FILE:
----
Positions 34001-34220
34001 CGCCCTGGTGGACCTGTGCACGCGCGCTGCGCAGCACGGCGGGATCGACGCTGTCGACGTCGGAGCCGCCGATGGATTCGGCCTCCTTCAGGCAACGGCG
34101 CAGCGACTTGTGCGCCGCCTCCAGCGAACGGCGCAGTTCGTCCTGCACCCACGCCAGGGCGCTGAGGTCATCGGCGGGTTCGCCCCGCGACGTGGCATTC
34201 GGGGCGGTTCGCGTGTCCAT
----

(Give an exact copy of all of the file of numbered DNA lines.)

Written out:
Positions 34001-34220
34001 CGCCCTGGTGGACCTGTGCACGCGCGCTGCGCAGCACGGCGGGATCGACGCTGTCGACGTCGGAGCCGCCGATGGATTCGGCCTCCTTCAGGCAACGGCG
34101 CAGCGACTTGTGCGCCGCCTCCAGCGAACGGCGCAGTTCGTCCTGCACCCACGCCAGGGCGCTGAGGTCATCGGCGGGTTCGCCCCGCGACGTGGCATTC
34201 GGGGCGGTTCGCGTGTCCAT